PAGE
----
New cars spill off the Kia Motors assembly line every 60 seconds. The automaker’s nearly four-year-old plant near the Georgia-Alabama line is close to maximum capacity, humming 24 hours a day, often six days a week.
That crunch – plus labor issues at Kia and Hyundai factories at home in South Korea – could give Georgia an opening to lure more production.
Gov. Nathan Deal recently met in Korea with top Hyundai officials, and one of his pitches was that Georgia lacks the unionized workforce that has caused headaches at the company’s Korean plants.
“We’ve helped them to achieve great success with the Kia brand, and we believe we could do that with any other facility if they ever chose to expand,” Deal said in a recent interview.
Both Kia and Hyundai need to build more cars in the United States to avoid supply issues, auto industry analyst Joe Langley said.
“If they lose a week of shipments (from Korea), it can’t be made up here in America,” said Langley, of IHS Automotive in Michigan.
Auto plants are among states’ most coveted economic development coups. Even the hint of a new auto plant can cause job-hungry states to scramble.
Georgia’s Kia plant employs about 3,000 people, and suppliers account for another 14,000 jobs in two states. Former Georgia governor Sonny Perdue’s administration ponied up a quarter-billion dollars in various incentives to win the West Point, Ga., project.
No specific expansion project is under discussion, state and company officials said. Economic development officials in Alabama, where Hyundai builds Sonata and Elantra sedans, plan a South Korea trip of their own.
Meanwhile, Hyundai has warned its Korean workers it could shift production overseas if labor tensions don’t ease. Such talk could be aimed at extracting concessions out of unions there, but Georgia officials are happy to take any opportunity to lobby for more suppliers or a new plant, two senior officials said.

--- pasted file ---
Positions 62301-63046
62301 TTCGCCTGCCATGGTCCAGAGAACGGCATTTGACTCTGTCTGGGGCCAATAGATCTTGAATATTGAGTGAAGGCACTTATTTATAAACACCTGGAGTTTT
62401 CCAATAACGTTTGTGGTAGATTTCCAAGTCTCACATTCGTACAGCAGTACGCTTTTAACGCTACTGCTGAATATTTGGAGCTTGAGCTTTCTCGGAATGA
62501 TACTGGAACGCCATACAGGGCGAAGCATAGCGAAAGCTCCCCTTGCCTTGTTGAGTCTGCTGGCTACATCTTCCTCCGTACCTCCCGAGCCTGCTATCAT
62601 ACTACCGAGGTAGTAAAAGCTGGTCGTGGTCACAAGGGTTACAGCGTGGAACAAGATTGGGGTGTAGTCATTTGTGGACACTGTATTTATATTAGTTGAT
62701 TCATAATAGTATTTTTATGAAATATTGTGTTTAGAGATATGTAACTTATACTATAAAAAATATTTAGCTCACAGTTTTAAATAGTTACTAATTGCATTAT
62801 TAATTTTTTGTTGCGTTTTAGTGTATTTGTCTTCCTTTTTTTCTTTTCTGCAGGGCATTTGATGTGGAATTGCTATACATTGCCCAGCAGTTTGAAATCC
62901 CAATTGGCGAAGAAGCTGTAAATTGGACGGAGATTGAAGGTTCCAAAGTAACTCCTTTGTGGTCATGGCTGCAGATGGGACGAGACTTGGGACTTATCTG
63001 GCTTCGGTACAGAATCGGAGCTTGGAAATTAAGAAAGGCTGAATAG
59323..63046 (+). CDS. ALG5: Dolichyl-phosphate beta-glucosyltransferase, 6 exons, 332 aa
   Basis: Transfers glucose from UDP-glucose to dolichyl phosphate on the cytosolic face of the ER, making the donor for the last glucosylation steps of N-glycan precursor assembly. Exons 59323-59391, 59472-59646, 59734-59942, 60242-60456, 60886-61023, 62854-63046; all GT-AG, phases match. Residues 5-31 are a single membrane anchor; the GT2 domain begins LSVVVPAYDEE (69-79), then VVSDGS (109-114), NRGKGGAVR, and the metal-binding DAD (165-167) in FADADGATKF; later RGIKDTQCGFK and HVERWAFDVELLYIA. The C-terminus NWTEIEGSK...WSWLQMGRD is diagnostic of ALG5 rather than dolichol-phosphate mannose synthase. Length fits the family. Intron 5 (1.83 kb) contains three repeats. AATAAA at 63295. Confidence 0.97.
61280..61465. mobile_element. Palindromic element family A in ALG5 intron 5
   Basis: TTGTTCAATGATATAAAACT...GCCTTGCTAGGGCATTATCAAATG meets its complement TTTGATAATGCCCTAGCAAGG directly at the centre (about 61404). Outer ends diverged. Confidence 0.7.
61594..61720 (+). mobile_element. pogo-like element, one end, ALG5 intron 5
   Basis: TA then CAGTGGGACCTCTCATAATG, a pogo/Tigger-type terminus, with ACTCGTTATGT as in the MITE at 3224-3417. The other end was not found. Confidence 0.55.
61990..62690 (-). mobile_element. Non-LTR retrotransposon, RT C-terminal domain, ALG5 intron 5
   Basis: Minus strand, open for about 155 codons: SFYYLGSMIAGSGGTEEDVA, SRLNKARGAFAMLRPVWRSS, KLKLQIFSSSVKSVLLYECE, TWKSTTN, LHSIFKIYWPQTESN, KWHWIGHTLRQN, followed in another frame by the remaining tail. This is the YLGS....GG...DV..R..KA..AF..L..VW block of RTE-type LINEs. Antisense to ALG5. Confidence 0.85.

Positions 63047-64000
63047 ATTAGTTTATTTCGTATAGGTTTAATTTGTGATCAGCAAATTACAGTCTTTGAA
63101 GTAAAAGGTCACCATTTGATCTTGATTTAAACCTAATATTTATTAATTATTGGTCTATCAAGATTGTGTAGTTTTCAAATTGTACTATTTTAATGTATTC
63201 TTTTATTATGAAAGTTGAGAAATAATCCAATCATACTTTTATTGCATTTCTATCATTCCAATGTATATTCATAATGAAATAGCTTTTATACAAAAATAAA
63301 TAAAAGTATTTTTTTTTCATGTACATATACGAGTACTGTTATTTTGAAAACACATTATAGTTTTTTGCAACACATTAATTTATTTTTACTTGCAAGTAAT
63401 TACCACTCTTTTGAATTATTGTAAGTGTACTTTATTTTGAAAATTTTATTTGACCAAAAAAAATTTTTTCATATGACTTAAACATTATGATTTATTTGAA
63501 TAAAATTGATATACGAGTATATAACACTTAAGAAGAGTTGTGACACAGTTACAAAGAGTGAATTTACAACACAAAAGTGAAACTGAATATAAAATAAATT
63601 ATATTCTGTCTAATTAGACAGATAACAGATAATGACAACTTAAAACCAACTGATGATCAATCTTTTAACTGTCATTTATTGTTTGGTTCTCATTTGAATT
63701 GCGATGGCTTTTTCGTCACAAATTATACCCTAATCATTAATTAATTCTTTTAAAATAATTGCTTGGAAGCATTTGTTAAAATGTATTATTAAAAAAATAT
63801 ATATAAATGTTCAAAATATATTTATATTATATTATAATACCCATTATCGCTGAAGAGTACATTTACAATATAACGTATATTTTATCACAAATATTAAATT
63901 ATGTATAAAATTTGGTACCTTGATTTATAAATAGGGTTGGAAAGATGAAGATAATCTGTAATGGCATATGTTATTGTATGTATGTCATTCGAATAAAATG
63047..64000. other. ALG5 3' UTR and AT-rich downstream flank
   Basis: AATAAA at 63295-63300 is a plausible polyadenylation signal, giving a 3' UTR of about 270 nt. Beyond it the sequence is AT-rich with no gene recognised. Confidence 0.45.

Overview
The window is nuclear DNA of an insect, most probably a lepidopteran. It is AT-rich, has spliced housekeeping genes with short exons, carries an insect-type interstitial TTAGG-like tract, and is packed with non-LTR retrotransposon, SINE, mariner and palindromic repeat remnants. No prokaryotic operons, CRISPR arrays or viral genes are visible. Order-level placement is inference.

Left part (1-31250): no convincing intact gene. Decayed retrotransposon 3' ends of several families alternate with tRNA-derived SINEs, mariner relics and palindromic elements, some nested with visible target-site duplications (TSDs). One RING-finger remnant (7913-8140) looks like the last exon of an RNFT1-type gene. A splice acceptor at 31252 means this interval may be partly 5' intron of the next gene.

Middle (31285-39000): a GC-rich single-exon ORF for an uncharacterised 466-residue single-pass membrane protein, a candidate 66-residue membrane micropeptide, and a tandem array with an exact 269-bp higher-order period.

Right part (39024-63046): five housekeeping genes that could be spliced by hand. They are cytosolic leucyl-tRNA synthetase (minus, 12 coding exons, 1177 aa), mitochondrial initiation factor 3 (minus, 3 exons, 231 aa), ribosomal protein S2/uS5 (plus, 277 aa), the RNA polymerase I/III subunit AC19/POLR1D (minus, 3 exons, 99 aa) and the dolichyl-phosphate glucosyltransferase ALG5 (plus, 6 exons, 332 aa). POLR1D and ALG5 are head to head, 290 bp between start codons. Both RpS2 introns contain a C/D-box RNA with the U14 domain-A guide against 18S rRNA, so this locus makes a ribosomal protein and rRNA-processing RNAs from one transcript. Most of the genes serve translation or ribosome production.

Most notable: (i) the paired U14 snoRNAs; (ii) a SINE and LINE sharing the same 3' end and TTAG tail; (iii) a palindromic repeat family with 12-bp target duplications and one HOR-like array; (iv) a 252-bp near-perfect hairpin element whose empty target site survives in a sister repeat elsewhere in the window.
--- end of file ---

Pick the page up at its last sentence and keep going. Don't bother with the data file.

The West Point Kia plant, 75 miles southwest of downtown Atlanta, is on pace to build about 360,000 vehicles this year, said Randy Jackson, vice president of human resources and administration for Kia Motors Manufacturing Georgia.
“We’re pretty much at full capacity,” he said.
Kia builds the popular Kia Sorrento and Hyundai Santa Fe crossovers, as well as the Kia Optima sedan, at the Georgia plant.
But Jackson declined to discuss potential expansion, saying, “The market will determine what our next steps are.”
The 700,000-plus Hyundais and Kias built in Georgia and Alabama are sold solely in North America, though some versions of the same models are built elsewhere.
The U.S. plants are at full capacity, and Hyundai and Kia still import most of the models they sell in North America, Langley said.
Hyundai and Kia sales in the U.S. jumped a combined 71 percent from 2009 to 2012, according to IHS Automotive. Combined sales are expected to grow to about 1.37 million vehicles in the U.S. in 2015.
Langley said he expects Hyundai and Kia to boost U.S. production – either by expanding their existing plants, or building new ones.
The focus of Deal’s trade mission to Asia in August was to try to reverse decades of middling success in wooing business from China. But Deal started the trip in South Korea and met with Hyundai chairman Chung Mong-koo.
Two senior Georgia officials with direct knowledge of the talks said Deal told Hyundai the state already has a trained workforce ready if the company was prepared to expand.
Langley, the IHS analyst, doubts Hyundai is playing games with the states or its unions.
Any hiccups in production caused by labor stoppages in Korea would hamper sales, Langley said. Manufacturers are trying to trim logistics costs, he said, putting plants in the key sales markets.
“If they want to take it to the next level … you need to put more capacity here, where you’re selling the vehicle,” Langley said.